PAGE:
Supramolecular chemistry enables the creation of a diversity of nanostructures and materials. Many of these have been explored for applications as biomaterials and therapeutics. Among them, self-assembling peptides have been broadly applied. The structural diversity afforded from the library of amino acid building blocks has enabled control of emergent properties across length-scales. Here, we report on a family of amphiphilic tripeptides with sequence-controlled nanostructure. By altering one amino acid in these peptides, we can produce a diversity of nanostructures with different aspect-ratio and geometry. Peptides that produce high aspect-ratio structures can physically entangle to form hydrogels, which support cell viability in culture. Importantly, in comparison to many other short self-assembling peptide biomaterials, those reported here form filamentous nanostructures in the absence of typical secondary structures (i.e., β-sheet). Thus, we have illustrated a facile way to obtain versatile biomaterials with different nanostructural morphology from short and defined peptide sequences.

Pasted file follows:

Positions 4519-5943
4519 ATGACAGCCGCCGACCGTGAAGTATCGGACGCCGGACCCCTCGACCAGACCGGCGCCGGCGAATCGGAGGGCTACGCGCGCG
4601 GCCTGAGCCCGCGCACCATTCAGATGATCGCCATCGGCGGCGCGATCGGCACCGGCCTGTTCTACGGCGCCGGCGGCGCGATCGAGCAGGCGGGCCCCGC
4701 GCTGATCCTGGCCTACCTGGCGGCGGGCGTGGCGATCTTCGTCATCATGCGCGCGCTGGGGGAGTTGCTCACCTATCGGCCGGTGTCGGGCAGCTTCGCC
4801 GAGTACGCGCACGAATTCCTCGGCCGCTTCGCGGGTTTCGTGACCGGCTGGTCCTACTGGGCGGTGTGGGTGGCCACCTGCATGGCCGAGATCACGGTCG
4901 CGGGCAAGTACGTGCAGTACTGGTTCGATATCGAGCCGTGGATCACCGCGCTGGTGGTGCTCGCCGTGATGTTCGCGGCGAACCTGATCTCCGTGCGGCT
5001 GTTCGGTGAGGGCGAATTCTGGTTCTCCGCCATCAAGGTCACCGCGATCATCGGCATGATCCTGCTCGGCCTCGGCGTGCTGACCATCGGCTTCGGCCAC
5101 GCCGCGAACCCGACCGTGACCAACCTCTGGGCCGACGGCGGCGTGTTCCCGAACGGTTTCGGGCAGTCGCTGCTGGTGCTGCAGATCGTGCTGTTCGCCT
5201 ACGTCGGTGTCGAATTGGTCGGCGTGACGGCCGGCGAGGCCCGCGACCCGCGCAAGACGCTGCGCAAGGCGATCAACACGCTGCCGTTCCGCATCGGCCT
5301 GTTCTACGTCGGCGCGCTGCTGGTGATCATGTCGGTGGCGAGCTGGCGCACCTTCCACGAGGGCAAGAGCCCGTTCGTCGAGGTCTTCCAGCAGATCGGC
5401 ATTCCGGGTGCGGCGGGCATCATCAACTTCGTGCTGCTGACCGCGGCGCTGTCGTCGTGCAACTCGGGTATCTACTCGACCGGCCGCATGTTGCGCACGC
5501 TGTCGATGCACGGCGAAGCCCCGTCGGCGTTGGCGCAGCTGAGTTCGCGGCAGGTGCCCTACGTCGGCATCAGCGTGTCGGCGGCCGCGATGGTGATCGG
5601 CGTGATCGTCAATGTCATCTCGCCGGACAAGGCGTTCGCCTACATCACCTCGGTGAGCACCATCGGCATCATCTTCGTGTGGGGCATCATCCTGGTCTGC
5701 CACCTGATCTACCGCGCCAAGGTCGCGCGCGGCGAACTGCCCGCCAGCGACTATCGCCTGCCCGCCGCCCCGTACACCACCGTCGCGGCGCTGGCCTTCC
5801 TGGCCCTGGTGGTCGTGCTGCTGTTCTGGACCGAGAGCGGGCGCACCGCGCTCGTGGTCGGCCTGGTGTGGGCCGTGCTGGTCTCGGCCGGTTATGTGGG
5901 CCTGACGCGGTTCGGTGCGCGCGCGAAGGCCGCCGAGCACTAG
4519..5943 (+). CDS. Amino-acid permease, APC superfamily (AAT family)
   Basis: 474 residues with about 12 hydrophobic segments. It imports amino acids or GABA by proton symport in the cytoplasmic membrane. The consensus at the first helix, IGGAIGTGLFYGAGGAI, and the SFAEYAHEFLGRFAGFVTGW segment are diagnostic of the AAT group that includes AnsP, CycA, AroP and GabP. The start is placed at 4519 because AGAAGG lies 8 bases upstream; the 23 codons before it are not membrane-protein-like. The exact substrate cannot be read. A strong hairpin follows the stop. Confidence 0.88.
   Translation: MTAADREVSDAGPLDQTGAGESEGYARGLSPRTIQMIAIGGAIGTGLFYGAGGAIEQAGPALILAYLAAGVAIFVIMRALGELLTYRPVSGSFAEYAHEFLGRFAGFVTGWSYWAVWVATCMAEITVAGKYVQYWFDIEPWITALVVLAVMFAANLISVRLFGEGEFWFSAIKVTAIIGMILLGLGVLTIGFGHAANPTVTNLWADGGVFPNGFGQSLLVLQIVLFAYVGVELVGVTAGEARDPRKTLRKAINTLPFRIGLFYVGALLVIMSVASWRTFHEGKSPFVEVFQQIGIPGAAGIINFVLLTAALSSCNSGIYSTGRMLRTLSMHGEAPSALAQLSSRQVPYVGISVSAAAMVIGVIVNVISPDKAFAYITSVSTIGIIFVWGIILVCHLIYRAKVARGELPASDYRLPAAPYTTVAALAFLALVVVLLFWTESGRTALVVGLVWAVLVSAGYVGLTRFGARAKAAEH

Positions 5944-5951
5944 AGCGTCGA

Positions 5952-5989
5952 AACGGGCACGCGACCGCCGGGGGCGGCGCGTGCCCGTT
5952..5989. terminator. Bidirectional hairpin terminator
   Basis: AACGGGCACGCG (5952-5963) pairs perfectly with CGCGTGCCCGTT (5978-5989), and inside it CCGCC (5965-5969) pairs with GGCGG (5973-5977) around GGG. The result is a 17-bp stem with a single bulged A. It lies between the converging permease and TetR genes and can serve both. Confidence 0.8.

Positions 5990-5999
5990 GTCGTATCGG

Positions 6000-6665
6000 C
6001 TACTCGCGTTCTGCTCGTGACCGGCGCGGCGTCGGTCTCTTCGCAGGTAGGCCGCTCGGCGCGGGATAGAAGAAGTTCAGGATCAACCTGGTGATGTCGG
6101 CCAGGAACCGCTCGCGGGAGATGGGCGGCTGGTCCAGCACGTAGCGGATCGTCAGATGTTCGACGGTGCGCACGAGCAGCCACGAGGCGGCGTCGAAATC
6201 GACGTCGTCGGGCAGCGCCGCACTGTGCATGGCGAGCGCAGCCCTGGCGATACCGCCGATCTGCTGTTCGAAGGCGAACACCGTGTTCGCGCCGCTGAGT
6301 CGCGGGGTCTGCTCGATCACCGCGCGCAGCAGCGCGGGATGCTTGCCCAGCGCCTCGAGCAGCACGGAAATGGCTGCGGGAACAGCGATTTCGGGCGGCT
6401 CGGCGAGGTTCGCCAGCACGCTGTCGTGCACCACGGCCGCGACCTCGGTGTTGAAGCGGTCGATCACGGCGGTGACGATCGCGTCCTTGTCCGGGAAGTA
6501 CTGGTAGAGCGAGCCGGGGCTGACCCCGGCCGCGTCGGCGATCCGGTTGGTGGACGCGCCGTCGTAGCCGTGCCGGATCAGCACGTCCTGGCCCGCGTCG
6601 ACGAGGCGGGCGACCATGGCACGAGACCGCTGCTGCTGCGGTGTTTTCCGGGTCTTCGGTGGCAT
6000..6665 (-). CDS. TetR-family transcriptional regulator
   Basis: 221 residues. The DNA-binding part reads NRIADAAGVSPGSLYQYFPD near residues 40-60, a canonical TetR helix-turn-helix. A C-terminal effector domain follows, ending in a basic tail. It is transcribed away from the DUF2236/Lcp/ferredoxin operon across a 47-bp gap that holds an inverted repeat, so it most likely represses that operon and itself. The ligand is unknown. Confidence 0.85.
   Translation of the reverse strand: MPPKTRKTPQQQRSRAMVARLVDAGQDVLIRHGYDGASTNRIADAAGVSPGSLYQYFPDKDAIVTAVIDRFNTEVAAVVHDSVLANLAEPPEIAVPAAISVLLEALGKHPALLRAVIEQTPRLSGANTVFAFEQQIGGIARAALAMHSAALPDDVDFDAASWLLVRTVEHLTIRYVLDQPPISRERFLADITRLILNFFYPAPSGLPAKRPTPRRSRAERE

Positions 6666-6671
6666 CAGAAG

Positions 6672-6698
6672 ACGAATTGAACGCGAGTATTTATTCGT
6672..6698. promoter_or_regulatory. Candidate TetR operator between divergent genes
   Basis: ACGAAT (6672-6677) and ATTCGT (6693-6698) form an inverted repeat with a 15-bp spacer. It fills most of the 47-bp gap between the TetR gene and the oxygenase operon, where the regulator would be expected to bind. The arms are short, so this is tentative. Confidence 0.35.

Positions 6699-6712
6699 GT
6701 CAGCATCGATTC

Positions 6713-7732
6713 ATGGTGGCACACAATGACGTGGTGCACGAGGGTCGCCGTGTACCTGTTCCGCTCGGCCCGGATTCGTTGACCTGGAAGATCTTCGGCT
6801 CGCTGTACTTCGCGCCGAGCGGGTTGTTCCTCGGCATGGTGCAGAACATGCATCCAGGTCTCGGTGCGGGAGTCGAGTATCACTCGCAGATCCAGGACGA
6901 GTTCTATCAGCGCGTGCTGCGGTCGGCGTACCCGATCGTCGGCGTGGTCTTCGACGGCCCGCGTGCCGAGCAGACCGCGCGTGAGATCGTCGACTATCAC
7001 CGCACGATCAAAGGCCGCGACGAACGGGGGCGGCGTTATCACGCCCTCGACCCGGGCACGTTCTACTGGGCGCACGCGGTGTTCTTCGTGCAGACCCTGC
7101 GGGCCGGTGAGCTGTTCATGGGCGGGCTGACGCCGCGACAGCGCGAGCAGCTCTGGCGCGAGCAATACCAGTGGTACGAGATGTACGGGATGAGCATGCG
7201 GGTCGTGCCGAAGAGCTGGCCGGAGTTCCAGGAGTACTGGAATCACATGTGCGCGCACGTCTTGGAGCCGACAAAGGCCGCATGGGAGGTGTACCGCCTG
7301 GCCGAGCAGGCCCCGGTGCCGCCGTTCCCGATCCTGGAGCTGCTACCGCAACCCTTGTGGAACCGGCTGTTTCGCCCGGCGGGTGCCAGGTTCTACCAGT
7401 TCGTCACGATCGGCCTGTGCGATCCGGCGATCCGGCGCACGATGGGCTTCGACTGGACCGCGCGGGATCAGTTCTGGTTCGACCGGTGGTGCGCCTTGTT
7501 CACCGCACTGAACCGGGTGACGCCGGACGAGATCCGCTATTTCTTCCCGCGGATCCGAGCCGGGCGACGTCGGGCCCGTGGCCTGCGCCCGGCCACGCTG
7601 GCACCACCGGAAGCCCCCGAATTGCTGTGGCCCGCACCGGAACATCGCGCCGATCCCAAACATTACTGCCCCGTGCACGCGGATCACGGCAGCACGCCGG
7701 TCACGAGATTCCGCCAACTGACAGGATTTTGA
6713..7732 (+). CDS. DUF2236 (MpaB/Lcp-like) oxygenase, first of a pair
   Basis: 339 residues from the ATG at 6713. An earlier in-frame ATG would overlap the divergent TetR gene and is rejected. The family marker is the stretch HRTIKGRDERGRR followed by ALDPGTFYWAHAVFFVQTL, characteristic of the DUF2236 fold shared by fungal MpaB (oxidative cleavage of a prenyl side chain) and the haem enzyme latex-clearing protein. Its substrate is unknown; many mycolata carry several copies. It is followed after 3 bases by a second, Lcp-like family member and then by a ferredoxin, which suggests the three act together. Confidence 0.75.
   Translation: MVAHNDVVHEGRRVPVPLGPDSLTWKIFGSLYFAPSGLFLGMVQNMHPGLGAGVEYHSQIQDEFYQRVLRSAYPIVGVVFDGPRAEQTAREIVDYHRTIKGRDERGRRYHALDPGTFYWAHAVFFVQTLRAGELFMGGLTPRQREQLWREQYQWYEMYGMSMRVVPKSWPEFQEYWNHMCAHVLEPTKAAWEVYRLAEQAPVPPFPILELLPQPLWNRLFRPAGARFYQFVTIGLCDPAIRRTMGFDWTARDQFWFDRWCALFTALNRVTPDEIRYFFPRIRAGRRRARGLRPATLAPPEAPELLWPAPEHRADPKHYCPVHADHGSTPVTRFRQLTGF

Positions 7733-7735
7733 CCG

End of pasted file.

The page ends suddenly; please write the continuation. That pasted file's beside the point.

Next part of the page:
- This article is part of the themed collection: Emerging Investigators 2017